Academy: Retirement Legislation Introduced by Sen. Harkin Should Prompt National Discussion

Jan 30, 2014, 16:41 ET from American Academy of Actuaries

WASHINGTON, Jan. 30, 2014 /PRNewswire-USNewswire/ -- Retirement legislation (the USA Retirement Funds Act) introduced today by Sen. Tom Harkin (D-Iowa) hopefully will prompt a national discussion about retirement policy. "The discussion is long overdue," said American Academy of Actuaries President Tom Terry. "The American Academy of Actuaries' new Retirement for the AGES initiative is designed to critically examine comprehensive proposals such as this and can play a part in the discussion as retirement-income issues take center stage."


The Academy's initiative offers a framework for evaluating retirement plans, systems, and proposals intended to meet Americans' retirement-income needs. Millions of Americans either lack access to private retirement plans or don't take advantage of employer-sponsored plans, and over the past 30 years, traditional pensions have given way to defined-contribution plans, such as 401(k)s and IRAs.

"Against this complex retirement landscape, Sen. Harkin's legislation raises a wide range of issues, from plan portability and management to sustainability," said Terry. "The Academy's Retirement for the AGES framework is a great tool for examining the USA Retirement Funds Act, and other retirement legislation or policies that may be proposed."

On April 28, the Academy will host a policy forum, "Retirement for the AGES: Building Enduring Retirement-Income Systems," in Washington, D.C. It will include discussion of how the Academy's new framework can be used to evaluate comprehensive proposals such as Sen. Harkin's. According to the Retirement for the AGES monograph, any well-functioning retirement plan, system or proposal should:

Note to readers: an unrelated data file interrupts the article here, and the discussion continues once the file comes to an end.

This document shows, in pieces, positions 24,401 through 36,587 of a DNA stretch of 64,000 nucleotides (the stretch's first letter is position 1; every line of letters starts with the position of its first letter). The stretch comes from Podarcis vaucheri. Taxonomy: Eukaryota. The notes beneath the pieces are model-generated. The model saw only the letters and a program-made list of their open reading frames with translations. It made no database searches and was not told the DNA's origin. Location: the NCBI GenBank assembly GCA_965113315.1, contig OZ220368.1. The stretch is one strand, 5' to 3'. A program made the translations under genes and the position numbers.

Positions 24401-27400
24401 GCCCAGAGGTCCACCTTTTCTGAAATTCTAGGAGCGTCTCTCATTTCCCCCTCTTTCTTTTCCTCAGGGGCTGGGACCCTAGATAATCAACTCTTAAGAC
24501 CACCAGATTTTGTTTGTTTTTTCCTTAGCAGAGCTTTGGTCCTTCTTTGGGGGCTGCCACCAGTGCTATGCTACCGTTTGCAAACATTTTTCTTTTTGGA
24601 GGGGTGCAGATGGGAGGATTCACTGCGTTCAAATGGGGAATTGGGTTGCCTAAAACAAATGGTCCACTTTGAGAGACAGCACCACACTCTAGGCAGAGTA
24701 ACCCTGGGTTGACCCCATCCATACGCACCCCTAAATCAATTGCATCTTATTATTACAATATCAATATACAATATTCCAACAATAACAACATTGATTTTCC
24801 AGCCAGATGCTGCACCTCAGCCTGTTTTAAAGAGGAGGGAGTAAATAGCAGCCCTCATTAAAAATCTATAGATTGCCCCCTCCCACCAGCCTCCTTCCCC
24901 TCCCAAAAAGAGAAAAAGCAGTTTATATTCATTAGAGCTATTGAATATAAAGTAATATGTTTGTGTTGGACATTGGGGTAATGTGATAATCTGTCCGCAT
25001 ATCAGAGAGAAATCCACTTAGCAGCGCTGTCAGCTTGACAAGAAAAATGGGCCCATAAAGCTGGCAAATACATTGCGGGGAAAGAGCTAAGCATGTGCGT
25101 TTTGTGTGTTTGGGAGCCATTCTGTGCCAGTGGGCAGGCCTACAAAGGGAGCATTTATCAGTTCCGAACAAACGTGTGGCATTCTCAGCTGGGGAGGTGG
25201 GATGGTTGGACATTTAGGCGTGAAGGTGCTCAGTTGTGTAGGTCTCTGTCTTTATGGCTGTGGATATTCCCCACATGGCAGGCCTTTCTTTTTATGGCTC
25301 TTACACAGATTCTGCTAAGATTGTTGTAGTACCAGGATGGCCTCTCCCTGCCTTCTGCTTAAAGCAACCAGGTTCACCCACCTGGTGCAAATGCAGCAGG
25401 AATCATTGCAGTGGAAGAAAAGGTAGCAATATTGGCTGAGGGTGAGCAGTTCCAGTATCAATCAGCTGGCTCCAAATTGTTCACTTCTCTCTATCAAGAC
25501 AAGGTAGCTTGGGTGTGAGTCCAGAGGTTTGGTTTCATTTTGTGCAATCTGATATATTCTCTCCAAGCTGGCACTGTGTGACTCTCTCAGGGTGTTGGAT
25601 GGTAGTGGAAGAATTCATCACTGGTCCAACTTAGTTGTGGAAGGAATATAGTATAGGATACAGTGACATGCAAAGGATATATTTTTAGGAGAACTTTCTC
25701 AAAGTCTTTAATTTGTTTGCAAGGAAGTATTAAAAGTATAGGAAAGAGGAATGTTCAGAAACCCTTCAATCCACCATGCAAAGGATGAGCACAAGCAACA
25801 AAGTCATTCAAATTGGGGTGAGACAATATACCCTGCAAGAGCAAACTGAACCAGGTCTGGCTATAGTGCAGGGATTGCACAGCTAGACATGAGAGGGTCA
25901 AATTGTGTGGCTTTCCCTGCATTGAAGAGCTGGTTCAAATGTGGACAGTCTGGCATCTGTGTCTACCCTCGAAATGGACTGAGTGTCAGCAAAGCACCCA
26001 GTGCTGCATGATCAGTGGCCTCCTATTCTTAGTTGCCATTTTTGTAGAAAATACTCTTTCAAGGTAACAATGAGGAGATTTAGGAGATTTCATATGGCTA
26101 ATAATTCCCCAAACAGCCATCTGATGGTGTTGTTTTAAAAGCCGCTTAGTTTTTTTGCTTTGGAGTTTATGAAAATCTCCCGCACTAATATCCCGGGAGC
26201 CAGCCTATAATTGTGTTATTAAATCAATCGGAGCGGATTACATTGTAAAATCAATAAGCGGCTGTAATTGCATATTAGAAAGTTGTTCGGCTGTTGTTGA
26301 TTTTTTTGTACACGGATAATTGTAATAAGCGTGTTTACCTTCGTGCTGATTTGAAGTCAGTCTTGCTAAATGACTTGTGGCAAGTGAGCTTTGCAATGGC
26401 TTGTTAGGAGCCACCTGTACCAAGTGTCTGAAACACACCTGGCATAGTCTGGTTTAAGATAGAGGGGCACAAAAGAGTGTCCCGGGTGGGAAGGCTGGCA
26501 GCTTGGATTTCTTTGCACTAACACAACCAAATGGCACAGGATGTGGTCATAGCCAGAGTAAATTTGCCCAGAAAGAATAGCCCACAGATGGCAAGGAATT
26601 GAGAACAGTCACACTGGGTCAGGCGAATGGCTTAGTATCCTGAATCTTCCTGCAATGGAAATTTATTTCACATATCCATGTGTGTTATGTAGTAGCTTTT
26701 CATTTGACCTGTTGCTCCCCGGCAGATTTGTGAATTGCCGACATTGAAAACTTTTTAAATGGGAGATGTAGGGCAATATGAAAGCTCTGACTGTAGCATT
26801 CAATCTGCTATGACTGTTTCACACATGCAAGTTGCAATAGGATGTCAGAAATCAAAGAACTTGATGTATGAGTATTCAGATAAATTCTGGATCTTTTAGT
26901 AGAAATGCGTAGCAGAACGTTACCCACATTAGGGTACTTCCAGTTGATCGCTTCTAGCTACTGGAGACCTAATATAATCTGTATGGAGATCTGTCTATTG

• Lessen the administrative and fiduciary burden on employers;
  • Provide for professional management;
  • Communicate retirement savings as future income replacement;
  • Add strong automatic features and defaults, such as auto-enrollment and better default investment options;
  • Standardize and make fees transparent in order to lower costs;
  • Incorporate self-adjusting mechanisms to respond to changing economic conditions;
  • Allow smaller plans to group together to take advantage of economies of scale;
  • Develop procedures to help prevent decisions that damage sustainability; and
  • Clarify the role of members of a plan's governing bodies and clearly define conflicts of interest.

Assessing how well the USA Retirement Funds Act and other proposals address these criteria will be discussed at the forum, where the Academy will release the first in a series of scorecards based on the Retirement for the AGES principles. Learn more about the Academy at

The American Academy of Actuaries is a 17,500-member professional association whose mission is to serve the public and the U.S. actuarial profession. The Academy assists public policymakers on all levels by providing leadership, objective expertise, and actuarial advice on risk and financial security issues. The Academy also sets qualification, practice, and professionalism standards for actuaries in the United States.

SOURCE American Academy of Actuaries